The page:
Fig 2. Urine and plasma samples have different separation patterns in different states of urogenital schistosomiasis and induced pathologies.

Separation patterns were drawn with PLSDA score plots of mass spectral data. Spectral data was captured for urogenital schistosomiasis induced-pathology cases (Advanced), urogenital schistosomiasis alone (Infection-only), pathology with no detectable urogenital schistosomiasis (Pathology-only) and Controls. The plots show that statistically, the various study groups can be defined independently using their metabolite component. ESI is electrospray ionization.

Fig 3. Discrimination of urine and plasma samples according to different states of urogenital schistosomiasis and induced pathologies can be validated.

Cross validation plots of mass spectral data were drawn, with data capture for urogenital schistosomiasis induced pathology cases (Advanced), urogenital schistosomiasis alone (Infection-only), pathology with no detectable urogenital schistosomiasis (Pathology-only) and controls. The plots show that PLSDA discrimination were valid. ESI is electrospray ionization.

Some differential metabolite peaks in urogenital schistosomiasis associated-bladder pathologies and urogenital schistosomiasis infection could be strong biomarkers

To select the most important metabolites in the high dimensional metabolomics data, PLSDA models, Significance analysis of Microarrays and Metabolites (SAM) and RandomForest (RF) trees were utilized. For SAM, a minimal false positive value (≤ 1) and relatively high delta (delta>2) were set in order to obtain accurate measurement of differentially expressed features. Also, the metabolite features were subjected to Random Forest’s algorithm, using 500 trees and 7 predictors, to determine the metabolites with the most important contribution. The highest RF misclassification occurred with plasma samples, with Out of the Bag (OOB) error of 0.0631. For PLSDA models, Variable Importance in Projection (VIP) scores were set at >2.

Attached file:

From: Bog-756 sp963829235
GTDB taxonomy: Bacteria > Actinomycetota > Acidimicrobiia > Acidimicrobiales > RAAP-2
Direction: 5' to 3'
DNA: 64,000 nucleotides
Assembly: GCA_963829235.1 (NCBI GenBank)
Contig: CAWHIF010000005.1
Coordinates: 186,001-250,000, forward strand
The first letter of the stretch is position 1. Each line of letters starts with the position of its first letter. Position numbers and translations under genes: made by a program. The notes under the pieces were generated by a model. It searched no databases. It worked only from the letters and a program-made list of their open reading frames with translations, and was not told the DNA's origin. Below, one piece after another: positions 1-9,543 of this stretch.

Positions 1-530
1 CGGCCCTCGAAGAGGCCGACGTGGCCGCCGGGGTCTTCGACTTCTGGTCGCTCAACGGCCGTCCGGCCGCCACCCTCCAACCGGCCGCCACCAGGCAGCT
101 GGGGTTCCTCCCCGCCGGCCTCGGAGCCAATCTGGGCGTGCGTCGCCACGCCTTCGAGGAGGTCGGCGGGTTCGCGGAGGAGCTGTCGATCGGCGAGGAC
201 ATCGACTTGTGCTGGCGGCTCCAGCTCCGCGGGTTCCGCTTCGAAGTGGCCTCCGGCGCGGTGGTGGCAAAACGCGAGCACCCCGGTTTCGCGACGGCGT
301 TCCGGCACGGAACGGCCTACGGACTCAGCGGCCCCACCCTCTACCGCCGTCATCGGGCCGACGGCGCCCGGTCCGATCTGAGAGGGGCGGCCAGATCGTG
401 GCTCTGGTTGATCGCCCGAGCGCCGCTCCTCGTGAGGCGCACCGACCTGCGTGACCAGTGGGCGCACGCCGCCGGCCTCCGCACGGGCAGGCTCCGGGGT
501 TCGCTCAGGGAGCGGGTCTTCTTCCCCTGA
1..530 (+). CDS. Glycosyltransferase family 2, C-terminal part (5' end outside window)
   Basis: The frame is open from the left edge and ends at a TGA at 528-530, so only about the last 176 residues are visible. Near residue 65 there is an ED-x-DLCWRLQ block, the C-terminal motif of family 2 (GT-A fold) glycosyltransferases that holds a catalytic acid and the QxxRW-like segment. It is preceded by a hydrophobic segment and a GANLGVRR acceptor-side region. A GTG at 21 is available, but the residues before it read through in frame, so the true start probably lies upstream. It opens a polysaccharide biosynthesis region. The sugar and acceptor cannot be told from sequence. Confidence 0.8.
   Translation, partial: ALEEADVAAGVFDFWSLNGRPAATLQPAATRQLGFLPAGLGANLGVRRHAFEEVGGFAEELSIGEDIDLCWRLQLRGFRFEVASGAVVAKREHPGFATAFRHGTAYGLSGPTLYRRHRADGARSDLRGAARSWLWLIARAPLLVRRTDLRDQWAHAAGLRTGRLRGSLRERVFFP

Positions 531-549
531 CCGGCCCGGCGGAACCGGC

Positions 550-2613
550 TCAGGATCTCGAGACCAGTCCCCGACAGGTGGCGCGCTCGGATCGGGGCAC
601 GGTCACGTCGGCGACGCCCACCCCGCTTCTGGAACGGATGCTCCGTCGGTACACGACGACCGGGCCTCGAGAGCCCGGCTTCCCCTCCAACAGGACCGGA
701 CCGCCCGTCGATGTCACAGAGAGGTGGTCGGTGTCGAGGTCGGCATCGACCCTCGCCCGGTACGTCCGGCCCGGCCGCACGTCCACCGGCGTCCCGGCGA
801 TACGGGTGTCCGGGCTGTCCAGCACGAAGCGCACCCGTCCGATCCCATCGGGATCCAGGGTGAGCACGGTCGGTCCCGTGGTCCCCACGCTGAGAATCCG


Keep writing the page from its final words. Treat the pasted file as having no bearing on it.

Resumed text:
As a result of variation in the top features selected by the three algorithms, metabolites which were eventually selected for biomarker evaluation were chosen systematically. Biomarkers are expected to be robust in order to fit varying conditions. Hence, the goal of the systematic choice was to take advantage of overlapping top-ranked metabolites from three algorithms from a pool of metabolites detected in both positive and negative modes. First, metabolites from both ESI modes were combined, then those that were (1) significantly different among all the four study groups (FDR<0.05), (2) significantly different between infection-only and advanced cases (FDR<0.05), and (3) ranked high in two of three multivariate feature selection methods (SAM delta>3, PLSDA VIP score >1.5 or RF rank <200) were chosen (Tables 2 and 3). Several of the highly differential metabolites have no known matches in the Human Metabolome Database and are probable molecules produced by S. haematobium during urogenital schistosomiasis infection (Table 3). The suitability of the selected features as biomarkers of urogenital schistosomiasis associated-bladder pathology and urogenital schistosomiasis were then analysed with Receiver Operating Characteristics (ROC) curve analysis. The performance characteristics of these probable biomarkers using logistic regression algorithm are presented in Table 4.

Table 2. Identified human metabolites strongly associated with different categories of urogenitalschistosomiasis (fdr<0.05, delta>2, VIP score >1.5).

Table 3. Probable novel S. haematobium molecules as potential biomarkers of urogenital schistosomiasis associated bladder pathology (advanced) and urogenital schistosomiasis (infection-only).

Table 4. Putative biomarkers of urogenital schistosomiasis and associated bladder pathology.

Of interest in the current study were the S. haematobium catechol estrogen and related molecules identified previously in Santos et al. (2014) and Gouveia et al. (2015), in which urine was examined in ESI negative mode only. In the current study, 11metabolites appeared to match those highlighted in the two aforementioned studies (Table 5).